I see it in my mind as if I am watching a movie in slow motion. I simply transcribe what I see. Sometimes I don’t know what will happen next. A character opens a refrigerator and then I see what’s in it. I had some real surprises in American Circumstance, entire scenes, bits of interaction and the re-emergence of a character near the end of the book, none of which were planned or expected. I saw these things unfold in my mind and thought, “Oh, well I guess that’s what’s going to happen next.” It’s quite fun because I don’t feel like I am in control and I look forward to revisiting the characters each day to see what they will do.
Lauren Sardi: So is it safe to say that you’re hooked on fiction now? What’s next for you?
I’m definitely hooked on fiction! This doesn’t mean I am abandoning nonfiction. I actually feel that I benefit from doing both and they both serve a purpose. I do want to encourage nonfiction authors to at least play with the tools of literary writing so my latest nonfiction book is called Fiction as Research Practice: Short Stories, Novellas and Novels (Left Coast Press, 2013). Currently I am working on several nonfiction books but I do have some fiction planned in the future too. I’d actually love to write short stories.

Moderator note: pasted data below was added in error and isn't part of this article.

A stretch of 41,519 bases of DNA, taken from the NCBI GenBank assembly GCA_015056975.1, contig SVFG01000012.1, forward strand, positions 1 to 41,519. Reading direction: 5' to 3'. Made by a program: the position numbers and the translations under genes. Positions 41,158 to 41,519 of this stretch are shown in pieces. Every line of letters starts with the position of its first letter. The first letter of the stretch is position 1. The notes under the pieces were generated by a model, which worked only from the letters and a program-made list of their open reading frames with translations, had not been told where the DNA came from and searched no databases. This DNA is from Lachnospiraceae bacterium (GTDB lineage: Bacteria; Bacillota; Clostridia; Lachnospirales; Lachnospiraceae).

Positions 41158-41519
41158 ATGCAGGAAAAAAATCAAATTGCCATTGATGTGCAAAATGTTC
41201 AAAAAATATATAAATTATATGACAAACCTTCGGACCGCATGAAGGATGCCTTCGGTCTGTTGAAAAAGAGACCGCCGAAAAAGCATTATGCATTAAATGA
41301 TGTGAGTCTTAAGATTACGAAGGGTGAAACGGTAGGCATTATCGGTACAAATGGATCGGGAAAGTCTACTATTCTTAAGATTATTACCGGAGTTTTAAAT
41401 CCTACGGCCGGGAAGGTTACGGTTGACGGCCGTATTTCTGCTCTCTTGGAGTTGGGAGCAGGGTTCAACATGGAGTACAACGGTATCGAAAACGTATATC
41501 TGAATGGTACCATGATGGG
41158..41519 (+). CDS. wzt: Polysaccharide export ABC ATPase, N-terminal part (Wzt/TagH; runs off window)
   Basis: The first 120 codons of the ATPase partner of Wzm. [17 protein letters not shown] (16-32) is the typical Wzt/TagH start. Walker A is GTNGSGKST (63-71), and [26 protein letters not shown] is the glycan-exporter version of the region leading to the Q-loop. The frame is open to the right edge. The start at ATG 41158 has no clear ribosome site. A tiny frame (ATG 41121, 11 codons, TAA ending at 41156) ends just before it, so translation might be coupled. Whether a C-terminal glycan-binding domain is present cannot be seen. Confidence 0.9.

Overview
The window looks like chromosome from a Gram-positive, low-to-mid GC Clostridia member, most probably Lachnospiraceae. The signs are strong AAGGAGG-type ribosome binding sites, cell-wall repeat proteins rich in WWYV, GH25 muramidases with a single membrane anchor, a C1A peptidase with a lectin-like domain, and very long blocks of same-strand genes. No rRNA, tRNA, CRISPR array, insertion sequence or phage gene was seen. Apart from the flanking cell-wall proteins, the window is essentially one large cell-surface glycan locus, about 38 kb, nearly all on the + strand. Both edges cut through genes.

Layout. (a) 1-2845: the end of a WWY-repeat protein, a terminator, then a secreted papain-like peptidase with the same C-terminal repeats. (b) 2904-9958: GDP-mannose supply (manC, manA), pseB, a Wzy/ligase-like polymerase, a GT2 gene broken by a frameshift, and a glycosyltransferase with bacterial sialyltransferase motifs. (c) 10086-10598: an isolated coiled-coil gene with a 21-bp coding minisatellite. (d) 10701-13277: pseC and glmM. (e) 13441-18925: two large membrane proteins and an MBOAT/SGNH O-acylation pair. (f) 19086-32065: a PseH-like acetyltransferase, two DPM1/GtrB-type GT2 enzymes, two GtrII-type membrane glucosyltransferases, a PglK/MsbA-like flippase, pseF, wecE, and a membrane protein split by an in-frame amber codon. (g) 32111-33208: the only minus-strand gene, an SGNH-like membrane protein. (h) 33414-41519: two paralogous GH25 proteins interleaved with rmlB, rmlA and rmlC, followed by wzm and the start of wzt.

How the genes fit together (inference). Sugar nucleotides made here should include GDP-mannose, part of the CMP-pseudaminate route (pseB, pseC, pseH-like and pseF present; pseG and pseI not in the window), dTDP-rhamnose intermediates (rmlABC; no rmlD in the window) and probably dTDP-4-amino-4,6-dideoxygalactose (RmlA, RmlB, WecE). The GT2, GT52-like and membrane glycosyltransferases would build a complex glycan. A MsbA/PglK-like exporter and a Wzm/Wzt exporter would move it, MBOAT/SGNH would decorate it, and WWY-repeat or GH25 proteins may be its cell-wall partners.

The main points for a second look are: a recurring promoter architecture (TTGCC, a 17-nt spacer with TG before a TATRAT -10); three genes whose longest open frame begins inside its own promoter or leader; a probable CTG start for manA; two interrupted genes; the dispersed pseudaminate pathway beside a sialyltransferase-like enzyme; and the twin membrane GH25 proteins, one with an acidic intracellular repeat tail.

Short stories have their own unique capabilities and are a particular craft. I’m in a local writing group and several of the members write short stories and I can see that there is a specific skill set needed, which would be a challenge for me, but I would love to learn how to work with that format. At the end of the day though I am a sociologist with a feminist perspective so I want to share stories and ideas that I think matter. I will use any format that allows me to best do that.
For more information on Patricia Leavy please visit www.patricialeavy.com
Lauren Sardi, PhD. is an assistant professor of sociology at Quinnipiac University in Hamden, Connecticut.